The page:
There is a great shuttle system with numerous stops along Going-to-the-Sun Road that is available at no extra cost. This is a convenient way to do some point-to-point hikes along Going-to-the-Sun Road. It is also a great way to get to Logan Pass without the concern of finding a parking spot; plus, you get to watch the scenery along the way rather than the road and other vehicles. Pay close attention to the shuttle times, though, especially later in the day, as you do not want to get stranded at the end of a long hike without a way back to your vehicle, except a long walk in the dark.

In all, we hiked about 45 miles over seven days and barely scratched the surface of the 740 miles of trails Glacier has to offer. As I said earlier mere words cannot do justice to this magnificent place, so I will provide only brief technical information about each hike and let the my photographs do the rest. All the trails we hiked were well marked so navigation was not difficult, though having good topographic maps does provide an added measure of confidence.

Highline Trail to Haystack Butte from the Logan Pass Visitor Center; 7.2 miles out-and-back; some ups and downs along the way with a sizeable climb at Haystack Butte.

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Bighorn sheep ram charging down the narrow Highline Trail and frightening hikers near Logan Pass.

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Indian paintbrushes with Haystack Butte in the background.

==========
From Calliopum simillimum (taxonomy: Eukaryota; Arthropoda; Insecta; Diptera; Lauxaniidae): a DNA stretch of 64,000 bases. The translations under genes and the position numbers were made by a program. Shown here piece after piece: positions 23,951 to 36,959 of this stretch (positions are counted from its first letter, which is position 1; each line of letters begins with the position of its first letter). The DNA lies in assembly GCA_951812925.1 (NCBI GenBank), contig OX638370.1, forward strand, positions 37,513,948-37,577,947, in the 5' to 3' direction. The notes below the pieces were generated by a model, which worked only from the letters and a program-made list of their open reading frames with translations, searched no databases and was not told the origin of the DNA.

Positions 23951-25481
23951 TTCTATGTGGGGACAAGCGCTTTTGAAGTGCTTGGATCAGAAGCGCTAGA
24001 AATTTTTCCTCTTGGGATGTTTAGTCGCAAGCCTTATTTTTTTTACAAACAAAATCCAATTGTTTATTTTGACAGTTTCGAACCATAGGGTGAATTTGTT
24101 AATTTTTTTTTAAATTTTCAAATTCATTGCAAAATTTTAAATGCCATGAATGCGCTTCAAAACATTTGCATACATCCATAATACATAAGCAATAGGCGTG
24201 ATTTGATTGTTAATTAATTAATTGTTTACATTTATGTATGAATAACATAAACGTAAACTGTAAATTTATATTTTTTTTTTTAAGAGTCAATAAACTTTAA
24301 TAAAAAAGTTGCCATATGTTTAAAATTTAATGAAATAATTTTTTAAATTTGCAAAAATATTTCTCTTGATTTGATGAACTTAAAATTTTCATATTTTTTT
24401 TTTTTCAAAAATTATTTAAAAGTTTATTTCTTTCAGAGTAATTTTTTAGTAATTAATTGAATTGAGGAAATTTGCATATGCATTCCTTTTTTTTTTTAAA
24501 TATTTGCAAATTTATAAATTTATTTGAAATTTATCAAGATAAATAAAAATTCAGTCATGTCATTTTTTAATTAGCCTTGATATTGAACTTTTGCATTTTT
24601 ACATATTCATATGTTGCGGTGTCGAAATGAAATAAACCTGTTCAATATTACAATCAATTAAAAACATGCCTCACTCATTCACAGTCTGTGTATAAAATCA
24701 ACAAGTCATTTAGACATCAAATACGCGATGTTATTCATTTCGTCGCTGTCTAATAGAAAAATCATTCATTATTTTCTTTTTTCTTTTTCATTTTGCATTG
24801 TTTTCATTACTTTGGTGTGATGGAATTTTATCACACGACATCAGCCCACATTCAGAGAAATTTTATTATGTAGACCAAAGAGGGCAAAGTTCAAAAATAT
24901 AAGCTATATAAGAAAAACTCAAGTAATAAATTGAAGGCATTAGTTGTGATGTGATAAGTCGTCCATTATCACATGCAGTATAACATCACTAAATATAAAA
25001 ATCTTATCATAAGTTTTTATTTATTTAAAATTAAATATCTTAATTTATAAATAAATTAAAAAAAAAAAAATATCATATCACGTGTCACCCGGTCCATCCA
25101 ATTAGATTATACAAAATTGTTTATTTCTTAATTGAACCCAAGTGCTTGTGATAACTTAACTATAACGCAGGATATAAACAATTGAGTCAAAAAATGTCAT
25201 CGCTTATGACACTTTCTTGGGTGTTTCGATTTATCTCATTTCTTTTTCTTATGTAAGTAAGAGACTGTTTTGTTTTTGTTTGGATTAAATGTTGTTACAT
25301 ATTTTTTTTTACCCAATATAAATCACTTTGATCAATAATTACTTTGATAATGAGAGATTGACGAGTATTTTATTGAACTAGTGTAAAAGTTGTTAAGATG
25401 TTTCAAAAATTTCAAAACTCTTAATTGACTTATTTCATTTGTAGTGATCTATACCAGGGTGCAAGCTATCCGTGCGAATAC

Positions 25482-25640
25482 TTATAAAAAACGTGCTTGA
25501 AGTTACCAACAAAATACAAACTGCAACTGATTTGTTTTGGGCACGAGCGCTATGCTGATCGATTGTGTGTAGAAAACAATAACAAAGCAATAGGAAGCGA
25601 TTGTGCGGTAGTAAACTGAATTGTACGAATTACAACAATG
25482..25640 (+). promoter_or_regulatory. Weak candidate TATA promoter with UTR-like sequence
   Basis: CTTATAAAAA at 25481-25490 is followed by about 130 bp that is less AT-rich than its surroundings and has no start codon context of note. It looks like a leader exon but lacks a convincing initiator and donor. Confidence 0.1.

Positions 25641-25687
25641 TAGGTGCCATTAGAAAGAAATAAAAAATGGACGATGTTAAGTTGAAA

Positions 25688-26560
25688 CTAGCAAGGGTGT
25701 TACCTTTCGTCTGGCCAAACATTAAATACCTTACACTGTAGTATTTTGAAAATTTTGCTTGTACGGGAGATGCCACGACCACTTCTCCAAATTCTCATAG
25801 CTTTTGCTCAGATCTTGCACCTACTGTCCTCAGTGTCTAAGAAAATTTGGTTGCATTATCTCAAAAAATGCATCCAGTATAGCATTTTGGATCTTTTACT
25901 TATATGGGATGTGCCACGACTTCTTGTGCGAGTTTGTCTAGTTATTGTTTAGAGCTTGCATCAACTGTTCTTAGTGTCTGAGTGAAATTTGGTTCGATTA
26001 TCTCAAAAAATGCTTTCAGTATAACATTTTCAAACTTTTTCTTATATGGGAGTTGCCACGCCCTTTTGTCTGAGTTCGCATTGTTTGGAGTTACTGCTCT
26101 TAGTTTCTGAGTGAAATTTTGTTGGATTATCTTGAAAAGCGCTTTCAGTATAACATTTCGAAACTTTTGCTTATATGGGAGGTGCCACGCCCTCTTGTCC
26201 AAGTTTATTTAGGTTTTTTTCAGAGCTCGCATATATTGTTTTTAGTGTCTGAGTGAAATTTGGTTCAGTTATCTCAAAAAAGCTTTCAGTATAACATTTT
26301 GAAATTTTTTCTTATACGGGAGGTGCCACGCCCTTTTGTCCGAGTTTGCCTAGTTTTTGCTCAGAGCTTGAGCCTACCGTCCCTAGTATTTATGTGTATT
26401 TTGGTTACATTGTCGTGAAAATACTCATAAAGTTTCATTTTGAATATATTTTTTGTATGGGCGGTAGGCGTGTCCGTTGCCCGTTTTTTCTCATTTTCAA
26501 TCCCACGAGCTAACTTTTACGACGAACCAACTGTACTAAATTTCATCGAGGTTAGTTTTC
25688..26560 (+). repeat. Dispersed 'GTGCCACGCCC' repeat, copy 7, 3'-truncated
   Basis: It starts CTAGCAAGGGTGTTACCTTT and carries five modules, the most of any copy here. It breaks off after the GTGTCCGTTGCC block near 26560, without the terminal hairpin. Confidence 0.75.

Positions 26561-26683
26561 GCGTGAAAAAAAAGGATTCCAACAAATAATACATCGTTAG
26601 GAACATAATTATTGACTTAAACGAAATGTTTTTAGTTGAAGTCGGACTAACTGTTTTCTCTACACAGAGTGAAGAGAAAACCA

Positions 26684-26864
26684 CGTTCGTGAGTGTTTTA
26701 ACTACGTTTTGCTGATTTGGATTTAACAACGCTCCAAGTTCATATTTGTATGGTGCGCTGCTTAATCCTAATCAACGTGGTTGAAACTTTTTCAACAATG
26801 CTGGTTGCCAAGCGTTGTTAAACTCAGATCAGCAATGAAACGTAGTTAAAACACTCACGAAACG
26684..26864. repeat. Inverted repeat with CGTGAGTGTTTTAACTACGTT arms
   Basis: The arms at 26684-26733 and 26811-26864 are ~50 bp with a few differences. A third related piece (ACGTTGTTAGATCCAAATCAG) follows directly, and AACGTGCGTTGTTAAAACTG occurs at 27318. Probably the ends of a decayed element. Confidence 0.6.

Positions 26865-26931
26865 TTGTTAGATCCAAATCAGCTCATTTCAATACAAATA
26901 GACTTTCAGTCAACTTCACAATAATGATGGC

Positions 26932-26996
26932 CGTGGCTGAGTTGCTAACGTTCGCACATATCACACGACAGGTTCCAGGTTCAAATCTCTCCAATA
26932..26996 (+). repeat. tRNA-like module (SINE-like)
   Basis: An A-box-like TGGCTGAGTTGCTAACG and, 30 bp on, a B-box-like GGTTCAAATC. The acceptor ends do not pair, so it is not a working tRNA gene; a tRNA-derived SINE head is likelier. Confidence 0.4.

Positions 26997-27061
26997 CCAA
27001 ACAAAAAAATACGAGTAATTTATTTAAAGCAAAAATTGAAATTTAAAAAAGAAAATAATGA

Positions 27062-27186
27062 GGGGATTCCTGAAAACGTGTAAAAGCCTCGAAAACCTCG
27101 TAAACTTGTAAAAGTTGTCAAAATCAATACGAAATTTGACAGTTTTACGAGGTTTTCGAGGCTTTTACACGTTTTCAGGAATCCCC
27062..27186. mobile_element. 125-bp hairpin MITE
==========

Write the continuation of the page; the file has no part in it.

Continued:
St. Mary Falls & Virginia Falls from the St. Mary Falls trailhead (St. Mary Valley); 2.9 miles out-and-back; some minor ups and downs along the way with a moderate climb to get up to Virginia Falls.

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St. Mary Falls.

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Posing in front of Virginia Falls.

Siyeh Bend to St. Mary Falls from the Siyeh Bend/Piegan Pass trailhead on Going-to-the-Sun Road just east of Logan Pass; 5.0 miles one-way with a return trip via the park shuttle. There is about a mile of uphill hiking at the beginning of this route, but then it is all downhill except a brief, easy climb to the St. Mary Falls trailhead and shuttle stop at the end.

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Todd the Hiker at the Siyeh Bend trailhead. (Photo credit: Leah Nystrom)

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Deadwood Falls on Reynolds Creek in the St. Mary Valley.

Upper Two Medicine Lake from the Boat Landing on the west end of Two Medicine Lake; 4.6 miles out-and-back; this is a moderate uphill hike on the way to Upper Two Medicine Lake and downhill on the return. We chose to ride the boat out to the trailhead (for a fee); this is not required, though it is almost triple the distance if you choose to hike the whole route starting near the Two Medicine Visitor Center.